Foreign Demand for Treasury debt was evidenced by 81% of Thursday’s $28 billion 7-year note going to indirect bidders

European Union affirmed a tough stance on divorce proceedings with the UK. Britain has expressed hope that trade terms can be negotiated now, while the EU has stated no discussions will take place until the exit penalty is paid.

Shutdown averted as Congressional leaders reach a deal to fund the government through September 30

The Week Ahead

Monday – Personal Income & Outlays is forecast to be +0.3%, with the Fed’s favorite inflation measure, PCE, expected to weaken. Institute of Supply Management report is expected to soften after seven consecutive strong reports

Wednesday – FOMC meeting announcement with an updated forecast profile. No change in policy is expected.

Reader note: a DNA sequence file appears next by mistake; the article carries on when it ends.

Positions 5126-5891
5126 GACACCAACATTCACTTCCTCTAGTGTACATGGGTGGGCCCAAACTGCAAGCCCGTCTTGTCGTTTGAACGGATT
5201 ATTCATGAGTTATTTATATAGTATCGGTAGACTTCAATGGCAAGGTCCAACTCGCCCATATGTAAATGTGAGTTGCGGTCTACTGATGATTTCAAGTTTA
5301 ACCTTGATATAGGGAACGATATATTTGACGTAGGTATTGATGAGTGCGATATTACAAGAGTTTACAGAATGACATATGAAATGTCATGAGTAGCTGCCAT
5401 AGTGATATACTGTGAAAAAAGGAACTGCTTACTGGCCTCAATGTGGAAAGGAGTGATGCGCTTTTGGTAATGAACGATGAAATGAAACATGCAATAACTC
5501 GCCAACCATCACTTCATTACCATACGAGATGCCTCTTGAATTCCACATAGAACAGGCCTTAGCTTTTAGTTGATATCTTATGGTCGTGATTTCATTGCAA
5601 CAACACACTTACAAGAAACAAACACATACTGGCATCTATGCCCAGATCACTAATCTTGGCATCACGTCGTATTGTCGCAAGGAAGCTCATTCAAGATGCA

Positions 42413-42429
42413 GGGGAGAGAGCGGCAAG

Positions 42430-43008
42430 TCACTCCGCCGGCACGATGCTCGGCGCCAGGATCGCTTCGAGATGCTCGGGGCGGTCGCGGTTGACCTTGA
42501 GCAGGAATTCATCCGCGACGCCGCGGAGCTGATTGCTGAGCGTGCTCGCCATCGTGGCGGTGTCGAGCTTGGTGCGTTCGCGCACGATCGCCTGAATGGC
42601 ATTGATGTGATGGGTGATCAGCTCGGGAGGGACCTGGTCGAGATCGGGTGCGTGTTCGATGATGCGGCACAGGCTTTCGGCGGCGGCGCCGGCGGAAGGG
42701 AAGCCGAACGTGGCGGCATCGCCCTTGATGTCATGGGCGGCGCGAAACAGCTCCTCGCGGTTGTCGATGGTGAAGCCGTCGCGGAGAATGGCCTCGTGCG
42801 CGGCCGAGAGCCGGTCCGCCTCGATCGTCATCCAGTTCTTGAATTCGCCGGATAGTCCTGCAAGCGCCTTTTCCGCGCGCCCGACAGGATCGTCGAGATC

Friday – Non-Farm Payroll report is expected to rebound from March’s disappointing +98,000. Consensus looks for +185,000.

April 24, 2017

Losing Faith in the Economy

After the post-election surge in rates, the bond market has reversed course and rests near the mod-point of that 80 bps move.

An illustration of just how contrarian this move has been is the amount of debt that has been issued while rates declined; the supply had little impact.

  • $178.5 billion by companies and governments in Emerging Markets (best Q1 on record)
  • $79.6 billion by US companies with junk bond ratings (2X the 1Q16 volume)
  • $414.5 billion by highly rated US companies (a record for any quarter)

And this is in addition to the weekly issuance of Treasury debt, which will be $88 billion in 2, 5, and 7 year maturities this week. That is in addition to $88 billion short-term Treasury Bills.